At this time of the year there’s not too much that seems to be growing in the garden. Sure, the weeds are making some headway and the winter veggies are accelerating away from the snails but apart from that most of our plants are now well into their dormancy period.
Yet, pushing their way through the top soil and the layer of humus that still covers the garden beds are the odd mushroom or toadstool. The first rains of the year have brought them to life and they are enjoying the coolness of the days and nights.
While this is all exciting, and will certainly add some diversity to the evening meal from time to time, these mushrooms can’t be counted upon to produce regularly. One day they’re in abundance while the next they’ve succumbed to the extreme weather conditions and have begun to wilt or even departed absurdly from the planet altogether.
For this reason mushroom kits have become so popular. As gardeners we want to grow our own produce, not buy it from the store so a mushroom kit is like a half-way measure. Unfortunately, mushroom spores can’t be sold in packets alongside vegetable seeds so the kit allows us to buy them in a semi-unprocessed state.
How to grow mushroom kits
Most mushroom kits are comprised of a box, some growing medium (compost), mycellium spores, and some peat moss casing. Once the kit is opened, remove the peat moss bag and lightly pour over the compost covering the mycellium. Then with a fork or some other instrument, scarify the surface to enable the spores to grow.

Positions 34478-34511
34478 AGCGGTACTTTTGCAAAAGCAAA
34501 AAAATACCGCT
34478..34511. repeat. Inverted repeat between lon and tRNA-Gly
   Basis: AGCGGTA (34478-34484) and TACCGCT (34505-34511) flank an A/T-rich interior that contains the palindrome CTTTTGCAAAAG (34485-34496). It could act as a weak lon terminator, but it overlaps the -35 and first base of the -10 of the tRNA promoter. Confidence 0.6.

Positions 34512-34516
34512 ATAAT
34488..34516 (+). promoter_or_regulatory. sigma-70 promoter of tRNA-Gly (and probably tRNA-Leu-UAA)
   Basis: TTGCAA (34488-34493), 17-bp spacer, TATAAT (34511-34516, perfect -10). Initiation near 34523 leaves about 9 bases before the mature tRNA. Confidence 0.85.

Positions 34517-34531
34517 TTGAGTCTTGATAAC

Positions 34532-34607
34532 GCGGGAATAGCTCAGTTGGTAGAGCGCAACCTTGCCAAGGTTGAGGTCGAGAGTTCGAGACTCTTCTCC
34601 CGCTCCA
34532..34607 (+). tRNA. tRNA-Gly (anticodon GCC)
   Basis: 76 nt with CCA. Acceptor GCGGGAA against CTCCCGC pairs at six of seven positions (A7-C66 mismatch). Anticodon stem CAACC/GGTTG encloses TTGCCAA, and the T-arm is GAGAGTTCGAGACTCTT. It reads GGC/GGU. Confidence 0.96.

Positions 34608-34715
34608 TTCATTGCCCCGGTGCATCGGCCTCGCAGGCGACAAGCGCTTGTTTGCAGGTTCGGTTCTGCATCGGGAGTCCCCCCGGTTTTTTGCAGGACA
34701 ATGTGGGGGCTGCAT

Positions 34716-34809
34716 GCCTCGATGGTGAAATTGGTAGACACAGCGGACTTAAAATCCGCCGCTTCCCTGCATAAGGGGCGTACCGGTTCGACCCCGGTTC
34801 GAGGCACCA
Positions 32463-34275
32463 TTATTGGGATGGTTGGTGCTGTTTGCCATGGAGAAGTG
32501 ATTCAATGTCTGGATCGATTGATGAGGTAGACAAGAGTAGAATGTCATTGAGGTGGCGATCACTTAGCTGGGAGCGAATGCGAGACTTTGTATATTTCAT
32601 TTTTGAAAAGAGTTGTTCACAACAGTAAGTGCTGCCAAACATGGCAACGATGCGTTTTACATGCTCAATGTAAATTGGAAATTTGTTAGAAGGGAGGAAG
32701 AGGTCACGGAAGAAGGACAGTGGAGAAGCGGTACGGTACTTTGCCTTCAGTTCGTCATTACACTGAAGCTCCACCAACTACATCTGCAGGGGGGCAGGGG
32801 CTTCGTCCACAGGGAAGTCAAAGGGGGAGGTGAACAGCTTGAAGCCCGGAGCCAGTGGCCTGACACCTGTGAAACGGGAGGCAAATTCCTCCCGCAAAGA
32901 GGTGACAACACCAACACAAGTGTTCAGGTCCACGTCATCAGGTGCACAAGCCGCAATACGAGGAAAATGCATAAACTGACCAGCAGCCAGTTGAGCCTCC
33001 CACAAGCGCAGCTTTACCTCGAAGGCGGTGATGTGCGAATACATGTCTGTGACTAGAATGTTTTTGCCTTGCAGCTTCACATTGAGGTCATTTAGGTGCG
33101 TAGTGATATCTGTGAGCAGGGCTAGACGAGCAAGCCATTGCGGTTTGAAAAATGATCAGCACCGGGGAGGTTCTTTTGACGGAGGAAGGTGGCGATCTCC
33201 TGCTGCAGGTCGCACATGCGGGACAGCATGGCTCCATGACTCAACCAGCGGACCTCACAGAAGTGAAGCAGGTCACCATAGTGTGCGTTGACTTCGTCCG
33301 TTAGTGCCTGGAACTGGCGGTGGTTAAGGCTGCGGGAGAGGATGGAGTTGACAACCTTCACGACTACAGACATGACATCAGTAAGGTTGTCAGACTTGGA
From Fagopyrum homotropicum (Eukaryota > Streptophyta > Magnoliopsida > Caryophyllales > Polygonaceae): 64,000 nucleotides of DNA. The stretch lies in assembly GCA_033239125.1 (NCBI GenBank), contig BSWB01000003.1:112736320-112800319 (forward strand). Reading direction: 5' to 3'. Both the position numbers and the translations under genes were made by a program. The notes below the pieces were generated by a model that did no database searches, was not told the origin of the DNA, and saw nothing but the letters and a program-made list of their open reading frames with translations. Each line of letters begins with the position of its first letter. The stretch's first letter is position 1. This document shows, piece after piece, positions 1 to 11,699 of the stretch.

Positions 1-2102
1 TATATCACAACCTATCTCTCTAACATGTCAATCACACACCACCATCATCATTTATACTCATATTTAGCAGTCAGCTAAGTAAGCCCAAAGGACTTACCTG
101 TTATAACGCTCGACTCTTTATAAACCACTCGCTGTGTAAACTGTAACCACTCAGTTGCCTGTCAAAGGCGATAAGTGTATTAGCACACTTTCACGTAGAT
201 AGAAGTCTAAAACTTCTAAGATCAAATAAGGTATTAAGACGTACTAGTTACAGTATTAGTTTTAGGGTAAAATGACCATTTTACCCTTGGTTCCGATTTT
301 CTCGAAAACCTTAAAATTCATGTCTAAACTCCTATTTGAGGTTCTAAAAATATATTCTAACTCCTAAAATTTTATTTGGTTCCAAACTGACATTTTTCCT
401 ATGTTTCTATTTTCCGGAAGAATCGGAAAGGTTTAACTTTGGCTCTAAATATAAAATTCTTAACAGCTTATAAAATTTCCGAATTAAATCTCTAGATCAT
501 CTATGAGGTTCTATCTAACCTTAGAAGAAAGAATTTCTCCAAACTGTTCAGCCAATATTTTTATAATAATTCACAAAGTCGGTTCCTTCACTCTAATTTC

Mushroom kits need to be kept at a constant low temperature 15-25°C (60-78°F) but not necessarily in the dark – provided they are kept away from direct sunlight. If the room temperature shifts above or below this range your mushrooms won’t grow and your kit may struggle to produce at all.
Once you’ve started your mushroom kit – this can be delayed for a few weeks but not wise to hold off any longer than this – you will start to produce mushrooms within 7-10 days. Almost half (50%) of your fruit will be produced in this first yield with subsequent production slowing with each harvest until eventually the kit stops producing altogether.
In most cases, once this kit has expired there is nothing more that you can do with it except toss the growing medium into the compost heap. If you have access to more mycellium spores then it is possible to continue growing more of these mushrooms provided the peat moss casing is replaced and the compost medium is still moist.
If you’re like me then discovering that mushroom kits now offer more than just white button mushies is quite a boon. Shiitake, Portobello, Enoki and many other varieties are now making their way into the marketplace as gardeners start to experiment with these diverse fungi.
Who knows, maybe one day they will offer packetted mycellium alongside the vegetable seed racks.